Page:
Nobody has given serious thought yet to what an independent Sen. Joe Lieberman would be like should he prevail against Democrat U.S. senatorial nominee Ned Lamont in November.
Lieberman, who considers himself a Democrat -- though he now wears on his chest the scarlet letter of an independent -- has said he would continue to caucus with Democrats, which seems to mean that he would be an independent in name only. Lieberman has been assured by his former political friends, now purring and rubbing their sent off on Lamont, that he would retain his 18 years of seniority; that is to say, he would lose none of his status and authority within the Democratic caucus.
A reporter caught Lieberman on the stump recently and asked several seemingly innocuous questions that caused the senator’s overly reflective brain to kick into its thoughtful mode. Should Democrats take over the U.S. House of Representatives, would America be better off?
“Uh, I haven’t thought about that enough to give an answer,” Lieberman responded.
Will he be voting this year for the Democrat nominee for governor, New Haven Mayor John DeStefano, or will he be casting his ballot for Republican governor Jodi Rell?
“Uh, I’m having…” Lieberman stumbled – a brain cramp maybe.
The questions were a little Tricky-Dicky. Since homegrown Democrats this year are backing Lamont, it is not altogether certain that a rousing affirmation by Lieberman – “Of course, I’ll be voting the Democrat ticket, whatyathink!” – would be helpful to Democrats who have bailed out on him and now publicly support their party’s nominee. Perhaps Lieberman was trying to be helpful, both to his former political associates and himself; he is, after all, a hot property among forlorn Republicans and independent voters.
The reporter did not ask DeStefano or Sen. Chris Dodd whether either would be comfortable accepting a heartfelt endorsement from Lieberman, the leper of the Democrat Party.
Dodd – who managed his father’s campaign after Sen. Tom Dodd was censured by the U.S Senate for misappropriation of campaign funds, lost the Democrat nomination and launched an independent run for the senate -- soon will take a break from his own presidential campaign, a path well trodden by Lieberman, to stump for Lamont.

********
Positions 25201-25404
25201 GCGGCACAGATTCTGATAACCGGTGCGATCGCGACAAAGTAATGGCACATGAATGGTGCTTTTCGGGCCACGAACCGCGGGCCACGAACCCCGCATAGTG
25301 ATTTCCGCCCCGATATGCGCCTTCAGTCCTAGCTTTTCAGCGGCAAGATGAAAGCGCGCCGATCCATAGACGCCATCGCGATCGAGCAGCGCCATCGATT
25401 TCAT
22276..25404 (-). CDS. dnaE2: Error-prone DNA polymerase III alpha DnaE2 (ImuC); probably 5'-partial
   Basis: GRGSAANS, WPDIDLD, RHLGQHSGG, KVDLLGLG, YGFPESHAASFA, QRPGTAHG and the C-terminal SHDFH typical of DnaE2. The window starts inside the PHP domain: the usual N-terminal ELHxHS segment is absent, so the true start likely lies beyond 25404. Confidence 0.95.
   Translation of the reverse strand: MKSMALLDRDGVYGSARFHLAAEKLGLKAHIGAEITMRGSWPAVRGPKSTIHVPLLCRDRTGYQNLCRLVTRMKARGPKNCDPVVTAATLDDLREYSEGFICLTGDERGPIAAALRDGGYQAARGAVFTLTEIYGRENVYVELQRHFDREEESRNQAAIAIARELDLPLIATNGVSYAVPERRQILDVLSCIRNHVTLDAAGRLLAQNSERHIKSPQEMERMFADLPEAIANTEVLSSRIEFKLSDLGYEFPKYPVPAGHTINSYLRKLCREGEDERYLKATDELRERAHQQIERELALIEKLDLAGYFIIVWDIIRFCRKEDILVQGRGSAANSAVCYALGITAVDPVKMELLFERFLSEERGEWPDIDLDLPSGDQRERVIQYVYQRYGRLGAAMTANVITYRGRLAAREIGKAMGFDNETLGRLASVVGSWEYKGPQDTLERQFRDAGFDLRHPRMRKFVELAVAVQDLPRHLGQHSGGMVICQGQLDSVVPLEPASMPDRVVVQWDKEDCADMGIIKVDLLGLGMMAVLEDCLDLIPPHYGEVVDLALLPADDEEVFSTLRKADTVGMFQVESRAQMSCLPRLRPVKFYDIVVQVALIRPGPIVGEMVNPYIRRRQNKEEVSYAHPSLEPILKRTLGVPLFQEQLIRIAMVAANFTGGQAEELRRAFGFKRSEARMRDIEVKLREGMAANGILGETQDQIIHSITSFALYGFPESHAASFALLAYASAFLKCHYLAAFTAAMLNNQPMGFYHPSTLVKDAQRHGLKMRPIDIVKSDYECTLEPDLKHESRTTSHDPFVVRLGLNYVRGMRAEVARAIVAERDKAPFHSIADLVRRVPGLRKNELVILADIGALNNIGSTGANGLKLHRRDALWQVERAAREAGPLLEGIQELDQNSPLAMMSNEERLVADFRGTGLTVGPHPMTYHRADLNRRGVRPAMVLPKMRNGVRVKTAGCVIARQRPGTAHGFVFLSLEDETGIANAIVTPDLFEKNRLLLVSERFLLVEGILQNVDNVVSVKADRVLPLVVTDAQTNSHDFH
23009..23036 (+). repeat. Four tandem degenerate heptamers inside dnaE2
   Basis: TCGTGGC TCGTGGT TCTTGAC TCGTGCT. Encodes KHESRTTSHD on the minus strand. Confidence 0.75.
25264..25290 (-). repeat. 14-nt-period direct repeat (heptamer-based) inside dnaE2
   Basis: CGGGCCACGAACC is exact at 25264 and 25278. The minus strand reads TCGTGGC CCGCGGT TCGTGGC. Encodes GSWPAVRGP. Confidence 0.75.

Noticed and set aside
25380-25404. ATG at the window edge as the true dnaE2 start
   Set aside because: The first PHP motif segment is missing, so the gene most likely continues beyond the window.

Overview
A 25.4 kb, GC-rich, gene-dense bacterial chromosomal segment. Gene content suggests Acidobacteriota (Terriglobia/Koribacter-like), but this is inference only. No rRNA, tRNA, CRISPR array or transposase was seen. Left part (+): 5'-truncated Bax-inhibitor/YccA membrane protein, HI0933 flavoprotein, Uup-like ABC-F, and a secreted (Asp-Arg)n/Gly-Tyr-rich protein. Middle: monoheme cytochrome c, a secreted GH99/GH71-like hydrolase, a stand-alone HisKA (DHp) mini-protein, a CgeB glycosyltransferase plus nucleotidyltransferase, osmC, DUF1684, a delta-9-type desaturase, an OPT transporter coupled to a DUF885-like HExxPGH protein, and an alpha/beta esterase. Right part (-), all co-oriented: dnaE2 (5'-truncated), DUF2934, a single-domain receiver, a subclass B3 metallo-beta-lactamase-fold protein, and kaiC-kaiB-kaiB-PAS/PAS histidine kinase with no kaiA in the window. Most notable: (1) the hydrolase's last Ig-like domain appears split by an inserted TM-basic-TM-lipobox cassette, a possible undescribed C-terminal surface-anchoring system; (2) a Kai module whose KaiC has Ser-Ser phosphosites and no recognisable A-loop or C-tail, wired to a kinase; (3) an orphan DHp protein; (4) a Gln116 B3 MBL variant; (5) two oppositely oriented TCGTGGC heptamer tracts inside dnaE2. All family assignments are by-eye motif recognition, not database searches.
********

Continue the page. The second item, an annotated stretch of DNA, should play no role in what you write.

Dodd has been studying editorials that have popped up in Connecticut’s press, Lamont’s campaign literature and his conscience. A quick study, the senator seems to have got it all down pat: Lieberman hadn’t been paying close enough attention to the people, God bless’em; he has been too detached from the pressing concerns of his state, the result in part of his national status as a presidential candidate; independence is all well and good, but still one cannot let the partisan fire in the belly go out … yadda, yadda, yadda …
The overwhelming fact – massive as Gibraltar – that seems to have gone unnoticed is this: LIEBERMAN HAS BECOME THE ALAN SCHLESINGER OF THE DEMOCRAT PARTY.
“Alan who?” you will ask. And why does any of this matter?
Schlesinger, not accustomed to hiding his light under a bushel, is the Republican nominee for U.S. senator. Had Lieberman “gone gentle into that good night” following the Democrat primary, Schlesinger would be battling Lamont for status and prestige in Washington D.C. Campaign battles on the Connecticut home front often have been touted as battles for the soul of the parties: Democrat primary battlers Lieberman, Lamont, DeStefano and Stamford Mayor Dan Malloy were said to be battling for “the soul of the Democrat Party,” a shopworn formulation that is not even half a lie. There is no soul to the parties, because the parties themselves have been reduced to ghostly presences.
Especially here in Connecticut, a no man’s land of unaffiliated voters and sovereign independent incumbents, campaign reforms have emasculated the parties. There are interest or political trusts; there is a huge struggle in the state and nation for status and prestige, a jihad for notoriety; there are party banners under which candidates stage mock battles for the soul of their parties; there are cardboard cutout political conventions and styrofoam party chairman; there are campaign signs galore – that almost always do not mention party affiliation. But there are no political parties, as Tom Dodd might have understood parties.
The parties are over. Someone please turn out the lights.